Genome Sequencing Variations in the Octodon degus, an Unconventional Natural Model of Aging and Alzheimer's Disease

Michael J Hurley, Claudio Urra, B Maximiliano Garduno, Agostino Bruno, Allison Kimbell, Brent Wilkinson, Cristina Marino-Buslje, Marcelo Ezquer, Fernando Ezquer, Pedro F Aburto, Elie Poulin, Rodrigo A Vasquez, Robert Deacon, Ariel Avila, Francisco Altimiras, Peter Whitney Vanderklish, Guido Zampieri, Claudio Angione, Gabriele Constantino, Todd C HolmesMarcelo P Coba, Xiangmin Xu, Patricia Cogram

Research output: Contribution to journalArticlepeer-review


The degu (Octodon degus) is a diurnal long-lived rodent that can spontaneously develop molecular and behavioral changes that mirror those seen in human aging. With age some degu, but not all individuals, develop cognitive decline and brain pathology like that observed in Alzheimer's disease including neuroinflammation, hyperphosphorylated tau and amyloid plaques, together with other co-morbidities associated with aging such as macular degeneration, cataracts, alterations in circadian rhythm, diabetes and atherosclerosis. Here we report the whole-genome sequencing and analysis of the degu genome, which revealed unique features and molecular adaptations consistent with aging and Alzheimer's disease. We identified single nucleotide polymorphisms in genes associated with Alzheimer's disease including a novel apolipoprotein E (Apoe) gene variant that correlated with an increase in amyloid plaques in brain and modified the in silico predicted degu APOE protein structure and functionality. The reported genome of an unconventional long-lived animal model of aging and Alzheimer's disease offers the opportunity for understanding molecular pathways involved in aging and should help advance biomedical research into treatments for Alzheimer's disease.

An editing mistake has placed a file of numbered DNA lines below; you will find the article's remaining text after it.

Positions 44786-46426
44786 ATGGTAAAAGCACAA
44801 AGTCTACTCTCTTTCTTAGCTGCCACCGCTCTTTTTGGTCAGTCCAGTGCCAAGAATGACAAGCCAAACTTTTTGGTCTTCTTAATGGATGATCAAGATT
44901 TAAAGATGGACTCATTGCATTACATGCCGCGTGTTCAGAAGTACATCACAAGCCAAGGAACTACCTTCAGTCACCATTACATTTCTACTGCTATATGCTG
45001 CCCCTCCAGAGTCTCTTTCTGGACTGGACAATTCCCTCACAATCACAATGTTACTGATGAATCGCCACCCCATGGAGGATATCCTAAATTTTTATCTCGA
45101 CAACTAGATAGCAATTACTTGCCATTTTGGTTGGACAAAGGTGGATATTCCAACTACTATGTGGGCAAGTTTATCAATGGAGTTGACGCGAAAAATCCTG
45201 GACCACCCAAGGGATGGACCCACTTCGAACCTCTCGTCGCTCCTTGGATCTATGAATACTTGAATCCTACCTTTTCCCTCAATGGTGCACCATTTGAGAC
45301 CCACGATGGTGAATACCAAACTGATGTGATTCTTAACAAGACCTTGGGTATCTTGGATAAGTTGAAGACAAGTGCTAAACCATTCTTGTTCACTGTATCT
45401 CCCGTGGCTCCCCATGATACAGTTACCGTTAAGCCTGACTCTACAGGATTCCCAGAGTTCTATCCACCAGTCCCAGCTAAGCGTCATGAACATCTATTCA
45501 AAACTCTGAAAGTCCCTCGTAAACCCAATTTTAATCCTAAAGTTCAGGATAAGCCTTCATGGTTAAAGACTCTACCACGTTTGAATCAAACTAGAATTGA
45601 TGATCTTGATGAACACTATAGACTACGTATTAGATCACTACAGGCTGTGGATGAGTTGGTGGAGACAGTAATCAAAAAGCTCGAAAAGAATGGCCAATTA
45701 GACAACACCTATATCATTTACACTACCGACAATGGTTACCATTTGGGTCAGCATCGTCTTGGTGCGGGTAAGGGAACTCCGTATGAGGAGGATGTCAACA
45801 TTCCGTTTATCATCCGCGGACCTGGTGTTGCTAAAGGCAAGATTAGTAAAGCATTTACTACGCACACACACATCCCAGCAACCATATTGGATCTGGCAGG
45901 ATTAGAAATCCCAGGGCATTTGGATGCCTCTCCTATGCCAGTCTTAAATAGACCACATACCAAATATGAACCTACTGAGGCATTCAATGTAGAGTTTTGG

Original languageEnglish
Article number894994
Pages (from-to)894994
JournalFrontiers in Aging Neuroscience
Early online date30 Jun 2022
Publication statusPublished - 30 Jun 2022

Bibliographical note

Funding Information:
We sincerely thank the Fraunhofer Chile Research and all the Biomedicine division team.

Funding Information:
XX and PC were funded by US National Institutes of Health Grant R24AG073198. PC was funded by ANID-FONDECYT 1200928. RV and EP were funded by AFB-170008-CONICYT-Chile-IEB. BW and MC were funded by grant 3R01MH115005-02S1. AA was funded by ANID EX-CONICYT PAI77180086. GZ and CA are grateful for support from Research England's THYME project. TH is funded by R35 GM127102.

Publisher Copyright:
Copyright © 2022 Hurley, Urra, Garduno, Bruno, Kimbell, Wilkinson, Marino-Buslje, Ezquer, Ezquer, Aburto, Poulin, Vasquez, Deacon, Avila, Altimiras, Whitney Vanderklish, Zampieri, Angione, Constantino, Holmes, Coba, Xu and Cogram.


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